10:18, July 25 1003 0

2017-07-25 10:18:26
The Legalities Of Spending Time With Your Kids After Divorce

Going through a divorce becomes so much messier and complex when there are kids involved. Once you have gone through the formalities of a divorce and split the assets that you have built up over the years as a couple, how do you then decide how to spend holiday time with your children? Here we take a look at the different holiday scenarios that come up for every set of divorced parents and how best to deal with these on a practical and legal level.

All parents are faced with long summer holidays with their children. It can prove difficult in terms of childcare arrangements for working parents, a strain on finances as a result and trying to keep children occupied and not to get easily bored for days on end. For separated parents this can become magnified due to disagreements over the time each parent spends with the children and when. There are a few steps you can take as a divorced couple with children to help the whole situation run as smoothly as possible.

Share Childcare – Work out all the exact dates that your children will be on school holiday and the amount of childcare that will be required for those times. That way as ex-partners you can come to an arrangement where childcare is split as evenly as possible between the two of you and all external childcare costs are shared. Planning ahead provides both parents the chance to sort their own annual leave, financial commitments and prevent misunderstandings that can wreak havoc at the time if unresolved.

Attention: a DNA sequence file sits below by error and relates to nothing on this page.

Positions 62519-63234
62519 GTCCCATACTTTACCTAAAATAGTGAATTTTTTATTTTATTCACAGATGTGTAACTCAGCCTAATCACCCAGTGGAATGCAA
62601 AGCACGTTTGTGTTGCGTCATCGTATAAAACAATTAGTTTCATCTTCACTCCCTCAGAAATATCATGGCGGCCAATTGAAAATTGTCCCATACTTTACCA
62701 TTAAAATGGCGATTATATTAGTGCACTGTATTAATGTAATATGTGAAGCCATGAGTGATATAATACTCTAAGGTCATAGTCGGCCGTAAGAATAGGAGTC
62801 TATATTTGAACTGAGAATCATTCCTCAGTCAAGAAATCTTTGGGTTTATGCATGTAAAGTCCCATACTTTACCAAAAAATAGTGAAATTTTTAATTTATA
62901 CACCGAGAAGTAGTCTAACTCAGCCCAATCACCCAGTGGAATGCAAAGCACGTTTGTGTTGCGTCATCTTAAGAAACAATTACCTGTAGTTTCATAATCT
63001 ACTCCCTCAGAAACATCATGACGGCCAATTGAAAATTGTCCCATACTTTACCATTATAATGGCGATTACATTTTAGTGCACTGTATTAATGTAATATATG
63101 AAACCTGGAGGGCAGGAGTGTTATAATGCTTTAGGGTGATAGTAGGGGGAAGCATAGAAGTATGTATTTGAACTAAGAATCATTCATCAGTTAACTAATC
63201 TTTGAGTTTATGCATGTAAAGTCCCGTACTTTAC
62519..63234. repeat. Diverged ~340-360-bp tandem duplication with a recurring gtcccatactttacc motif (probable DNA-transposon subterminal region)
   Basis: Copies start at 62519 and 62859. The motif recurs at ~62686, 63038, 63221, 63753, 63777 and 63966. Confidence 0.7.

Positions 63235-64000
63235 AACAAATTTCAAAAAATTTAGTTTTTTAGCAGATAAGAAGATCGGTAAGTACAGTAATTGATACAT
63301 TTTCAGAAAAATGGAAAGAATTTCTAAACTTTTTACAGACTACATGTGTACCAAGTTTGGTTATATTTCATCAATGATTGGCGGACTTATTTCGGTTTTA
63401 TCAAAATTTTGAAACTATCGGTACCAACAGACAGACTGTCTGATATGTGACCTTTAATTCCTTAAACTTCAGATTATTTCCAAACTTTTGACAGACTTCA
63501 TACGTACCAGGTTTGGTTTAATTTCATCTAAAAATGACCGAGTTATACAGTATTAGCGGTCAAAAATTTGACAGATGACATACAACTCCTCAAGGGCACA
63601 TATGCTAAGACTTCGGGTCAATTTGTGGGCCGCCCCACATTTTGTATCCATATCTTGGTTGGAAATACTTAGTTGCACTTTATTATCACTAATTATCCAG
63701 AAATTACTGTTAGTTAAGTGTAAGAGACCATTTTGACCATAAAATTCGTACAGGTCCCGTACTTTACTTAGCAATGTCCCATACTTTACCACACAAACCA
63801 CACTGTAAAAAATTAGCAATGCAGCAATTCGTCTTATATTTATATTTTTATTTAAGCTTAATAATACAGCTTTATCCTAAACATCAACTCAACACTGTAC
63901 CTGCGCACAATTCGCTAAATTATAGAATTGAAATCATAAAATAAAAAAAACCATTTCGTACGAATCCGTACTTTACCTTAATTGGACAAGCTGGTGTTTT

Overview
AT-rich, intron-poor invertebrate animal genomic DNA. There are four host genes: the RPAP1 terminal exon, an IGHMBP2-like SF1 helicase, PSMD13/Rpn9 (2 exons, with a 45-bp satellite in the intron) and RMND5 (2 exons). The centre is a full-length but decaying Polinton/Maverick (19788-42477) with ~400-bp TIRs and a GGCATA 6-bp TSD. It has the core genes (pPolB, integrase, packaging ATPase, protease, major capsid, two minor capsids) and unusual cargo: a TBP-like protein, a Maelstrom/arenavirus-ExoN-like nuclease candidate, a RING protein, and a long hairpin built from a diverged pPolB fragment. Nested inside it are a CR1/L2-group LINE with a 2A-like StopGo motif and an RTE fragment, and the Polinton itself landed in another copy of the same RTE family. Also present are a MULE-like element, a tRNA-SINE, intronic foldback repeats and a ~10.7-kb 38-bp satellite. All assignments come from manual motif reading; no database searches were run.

Don’t Get Jealous - It’s easy to get jealous about your children spending time with your ex partner. Try your best to leave these feelings out of your life, especially when the children are around you, as they are probably more perceptive than you realise and will pick up on negative emotions. Your children will develop best if they have sustained and positive contact with both parents and both sets of grandparents where possible.

Involving Children in Decision Making – Work out all major ground rules with your ex partner regarding the children but wherever possible let them become involved in the debate and decision making process. After all, it is their lives that you are discussing. This becomes even more important as they get older. Communication is key between all parties, so discuss exam stress, medical issues and ask the children where they would like to spend time and when. As your children become teenagers they will become frustrated at not seeing their friends at weekends, so be as flexible as possible. The same goes for special holidays such as Christmas and Easter, where alternate years can be planned or different holidays split throughout the year.

All of the issues relating to how your children are looked after during the holidays as a divorced parent are workable with good communication. There will be times however, where you require the support of your divorce solicitor, putting in place strong plans during the separation process to ensure you are not left stranded once the divorce is complete.

Content Written By James Hodges